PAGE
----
This enormous fortress constructed in the 14th century by Louis d'Orléans, the brother of Charles VI, the Château de Pierrefonds, was besieged and then torn down by Louis XIII at the beginning of the 17th century. For almost two centuries the imposing ruins stood unattended - nearly unnoticed. It was not until the end of the 18th century and the beginning of the 19th, with the onset of Romanticism and renewed interest in national monuments and the past, that the Château de Pierrefonds became once again the centre of attention. Painters, draughtsmen and engravers all found in the castle inspiration which matched their enthusiasm for the archaeology of France. Indeed, on the 11th August 1832, Louis-Philippe held a great banquet in honour of the marriage of his daughter to the Leopold 1st of Belgium in the midst of the castle's majestic ruins.
Sold in 1798 as a site of national interest, bought back by Napoleon I in 1810, the château was declared as a building of national historic interest in 1848. The enthusiastic archaeologist, the Prince-President Louis-Napoleon visited the site on the 15th July, 1850. Several years later, on becoming Napoleon III, Louis declared his desire to have the château restored, situated as it was so close to his imperial residence in Compiègne. Hence, Viollet-le-Duc (via the good agencies of Merimée) was chosen as the architect to oversee the restoration of the medieval ruins of Pierrefonds. Initially (1858-1861), the plan was to restore only part of the building, that is, the keep and the large towers, and to shore up the dilapidated walls, so as to leave a 'picturesque ruin'. But in 1861 this plan was abandoned in favour of creating an 'imperial residence', in other words a pleasure palace reserved for court divertissements and for hunting. And so from restoration the plan turned to reconstruction and finally re-creation of the mediaeval architecture.
At Pierrefonds, Viollet-le-Duc in fact provided a concrete example of his general policy of restoration. To restore a building 'is to recreate it in a complete form, indeed a form which might never have existed', he wrote in 1866 in his work Dictionnaire raisonné de l'architecture. Pierrefonds is not fantastical pastiche but rather a free interpretation of a building of the mediaeval period.
The castle forms an irregular rectangular with eight large towers on the perimeter, and on the whole corresponds to what Louis d'Orléans fortress must have looked like. The interior on the other hand shows the aesthetic of Viollet-le-Duc and especially his talents as an interior decorator. The main courtyard, designed in a late-mediaeval/early Renaissance style, gives onto the different parts of the château and the chapel. The keep (not detached but linked to the principal façade) contains the imperial apartments, a design in accordance with the original mediaeval function of the keep as the Lord's dwelling place. The visit begins on the first floor with the reception salon where the Emperor and Empress were to have welcomed their close friends. Beyond this follow on the study, and then Napoleon III's bedroom and that of Eugénie, both set in the Julius Caesar tower. In these rooms, Viollet-le-Duc's ornamental décor comprises sculpted panelling and stencils of figures where illustrations of animals based on those in Mediaeval bestiaries alternate with a profusion of floral motif designs. Indeed with this use of vegetation, the stylisation of the design and with the bright polychrome rendering, the architect can be seen as a precursor (fifty years before!) to the Art nouveau movement so brilliantly illustrated by Guimard and Horta. A recurrent symbol in the decoration is of course the imperial eagle (it appears on the beams, walls and chimneybreasts), and there are in addition friezes which take as their subject the lives of knights of the 14th century.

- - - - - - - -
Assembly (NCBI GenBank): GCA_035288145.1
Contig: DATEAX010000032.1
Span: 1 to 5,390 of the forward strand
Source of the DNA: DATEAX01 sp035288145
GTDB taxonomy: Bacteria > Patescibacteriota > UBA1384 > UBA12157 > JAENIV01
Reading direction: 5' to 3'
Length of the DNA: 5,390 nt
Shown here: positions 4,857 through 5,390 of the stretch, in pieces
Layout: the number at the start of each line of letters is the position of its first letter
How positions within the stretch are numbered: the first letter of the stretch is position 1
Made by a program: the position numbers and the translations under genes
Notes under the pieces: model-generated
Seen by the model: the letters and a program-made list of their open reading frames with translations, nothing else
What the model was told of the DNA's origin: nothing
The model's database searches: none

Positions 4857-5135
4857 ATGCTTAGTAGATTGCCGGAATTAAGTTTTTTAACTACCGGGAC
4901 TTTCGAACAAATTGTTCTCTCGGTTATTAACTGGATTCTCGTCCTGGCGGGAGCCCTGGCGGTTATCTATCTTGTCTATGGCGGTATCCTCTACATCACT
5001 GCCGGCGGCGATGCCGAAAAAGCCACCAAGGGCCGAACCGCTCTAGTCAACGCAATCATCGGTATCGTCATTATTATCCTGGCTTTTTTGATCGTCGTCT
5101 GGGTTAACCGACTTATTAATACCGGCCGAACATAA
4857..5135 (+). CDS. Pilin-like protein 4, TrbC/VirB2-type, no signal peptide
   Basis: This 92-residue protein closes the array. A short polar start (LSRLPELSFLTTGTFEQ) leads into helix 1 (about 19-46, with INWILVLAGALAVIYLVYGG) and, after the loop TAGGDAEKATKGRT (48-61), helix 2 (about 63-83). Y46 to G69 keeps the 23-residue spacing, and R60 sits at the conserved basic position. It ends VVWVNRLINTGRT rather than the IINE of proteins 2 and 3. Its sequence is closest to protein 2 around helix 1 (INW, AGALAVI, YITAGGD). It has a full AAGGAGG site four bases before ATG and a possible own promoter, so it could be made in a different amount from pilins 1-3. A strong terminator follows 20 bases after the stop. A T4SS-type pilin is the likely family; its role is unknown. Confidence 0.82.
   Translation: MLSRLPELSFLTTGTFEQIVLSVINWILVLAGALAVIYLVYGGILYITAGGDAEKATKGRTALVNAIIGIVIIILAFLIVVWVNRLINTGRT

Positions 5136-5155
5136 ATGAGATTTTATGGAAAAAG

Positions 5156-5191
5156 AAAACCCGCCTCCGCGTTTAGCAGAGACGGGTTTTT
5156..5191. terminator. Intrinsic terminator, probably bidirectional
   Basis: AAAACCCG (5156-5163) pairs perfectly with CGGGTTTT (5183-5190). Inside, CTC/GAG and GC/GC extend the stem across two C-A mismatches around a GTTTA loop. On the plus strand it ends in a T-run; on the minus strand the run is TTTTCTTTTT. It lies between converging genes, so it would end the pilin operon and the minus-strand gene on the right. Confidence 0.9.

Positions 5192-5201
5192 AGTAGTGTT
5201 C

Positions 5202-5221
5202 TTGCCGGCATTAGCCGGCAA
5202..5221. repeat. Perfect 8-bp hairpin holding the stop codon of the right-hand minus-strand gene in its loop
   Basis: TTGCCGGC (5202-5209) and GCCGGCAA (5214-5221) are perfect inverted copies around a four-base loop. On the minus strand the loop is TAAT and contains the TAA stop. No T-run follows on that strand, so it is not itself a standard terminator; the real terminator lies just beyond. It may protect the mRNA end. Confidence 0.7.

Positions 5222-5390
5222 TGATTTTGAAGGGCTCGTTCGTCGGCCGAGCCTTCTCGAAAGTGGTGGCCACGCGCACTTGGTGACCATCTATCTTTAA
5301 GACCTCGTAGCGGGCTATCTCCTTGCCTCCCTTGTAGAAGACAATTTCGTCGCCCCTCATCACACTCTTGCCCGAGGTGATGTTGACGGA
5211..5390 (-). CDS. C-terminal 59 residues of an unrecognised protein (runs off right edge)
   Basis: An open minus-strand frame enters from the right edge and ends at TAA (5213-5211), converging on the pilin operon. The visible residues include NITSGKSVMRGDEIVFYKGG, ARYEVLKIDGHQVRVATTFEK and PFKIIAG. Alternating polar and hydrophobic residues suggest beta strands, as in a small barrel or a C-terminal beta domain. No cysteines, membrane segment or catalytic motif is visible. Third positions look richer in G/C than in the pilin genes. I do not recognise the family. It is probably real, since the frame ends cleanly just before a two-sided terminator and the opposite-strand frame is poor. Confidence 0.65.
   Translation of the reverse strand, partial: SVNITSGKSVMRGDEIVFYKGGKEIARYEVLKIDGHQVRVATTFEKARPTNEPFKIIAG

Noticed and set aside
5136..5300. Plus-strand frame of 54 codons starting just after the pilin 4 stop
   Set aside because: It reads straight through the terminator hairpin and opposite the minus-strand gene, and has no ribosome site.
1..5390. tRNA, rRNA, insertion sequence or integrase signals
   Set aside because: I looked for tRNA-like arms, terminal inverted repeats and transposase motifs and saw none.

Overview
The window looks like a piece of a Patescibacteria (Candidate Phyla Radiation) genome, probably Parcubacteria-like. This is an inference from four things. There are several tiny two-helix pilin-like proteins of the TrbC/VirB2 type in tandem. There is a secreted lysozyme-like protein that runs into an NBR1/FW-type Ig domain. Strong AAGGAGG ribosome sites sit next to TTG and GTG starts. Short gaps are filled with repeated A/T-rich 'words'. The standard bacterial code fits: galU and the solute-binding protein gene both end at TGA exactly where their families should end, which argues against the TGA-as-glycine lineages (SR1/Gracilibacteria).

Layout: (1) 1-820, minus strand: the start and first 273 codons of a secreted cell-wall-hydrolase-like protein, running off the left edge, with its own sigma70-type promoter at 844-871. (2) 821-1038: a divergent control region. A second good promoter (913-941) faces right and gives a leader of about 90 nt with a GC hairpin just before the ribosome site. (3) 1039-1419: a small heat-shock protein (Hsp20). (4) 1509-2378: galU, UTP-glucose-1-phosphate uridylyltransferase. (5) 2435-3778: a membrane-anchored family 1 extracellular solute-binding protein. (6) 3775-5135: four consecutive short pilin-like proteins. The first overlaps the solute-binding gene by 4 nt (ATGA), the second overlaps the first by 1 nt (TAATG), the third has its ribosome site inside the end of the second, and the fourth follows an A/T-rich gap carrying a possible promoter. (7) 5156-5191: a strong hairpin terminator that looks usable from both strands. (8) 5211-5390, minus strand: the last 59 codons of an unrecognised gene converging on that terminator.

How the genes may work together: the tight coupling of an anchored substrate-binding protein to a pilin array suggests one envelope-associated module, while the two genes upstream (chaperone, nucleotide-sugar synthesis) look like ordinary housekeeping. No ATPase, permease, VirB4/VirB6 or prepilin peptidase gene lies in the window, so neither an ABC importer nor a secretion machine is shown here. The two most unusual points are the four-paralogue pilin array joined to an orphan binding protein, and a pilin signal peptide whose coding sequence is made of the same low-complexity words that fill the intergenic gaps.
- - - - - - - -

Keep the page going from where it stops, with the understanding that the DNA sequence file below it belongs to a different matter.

The main formal hall of the castle, called the 'Salle des Preuses', is remarkable not only for its dimensions (50m long, about 10m wide and 12m tall) but also for the sumptuous polychrome decoration. A room perfectly designed to match the splendour of the imperial receptions intended to be held there, it was also intended to be a giant display case for Napoleon III's private collection of armour, today held in the Invalides. There are two statue groupings at either end of the hall: at the entrance, Charlemagne with a group of prince paladins; and at the other end, a group of nine preuses ('warrior maidens') ornamenting the monumental fireplace - the leader, Semiramis, has the features of the empress Eugénie, and the eight companions were made to resemble Eugénie's ladies in waiting.
Construction costs were more than 5 million Francs, of which 75% was covered by the Emperor's personal fortune. Incomplete on the fall of the Second Empire, the château never received the furniture which Viollet-le-Duc designed for it. On Viollet-le-Duc's death in 1879, his son-in-law the architect Ouradou took charge of the construction work, but this was discontinued in 1885, never to recommence.
Criticised by many as merely a theatrical backdrop, the château de Pierrefonds has always been a subject of controversy. As a heady vision of mediaeval art, the castle symbolises the marriage of science and the irrational, rigorous archaeological correctness and folklore. It is indeed a fairy-tale castle, but one which testifies to the genius of its creator, Viollet-le-Duc, and the proto-post-modern desires of the Second Empire to reconcile history with modernity.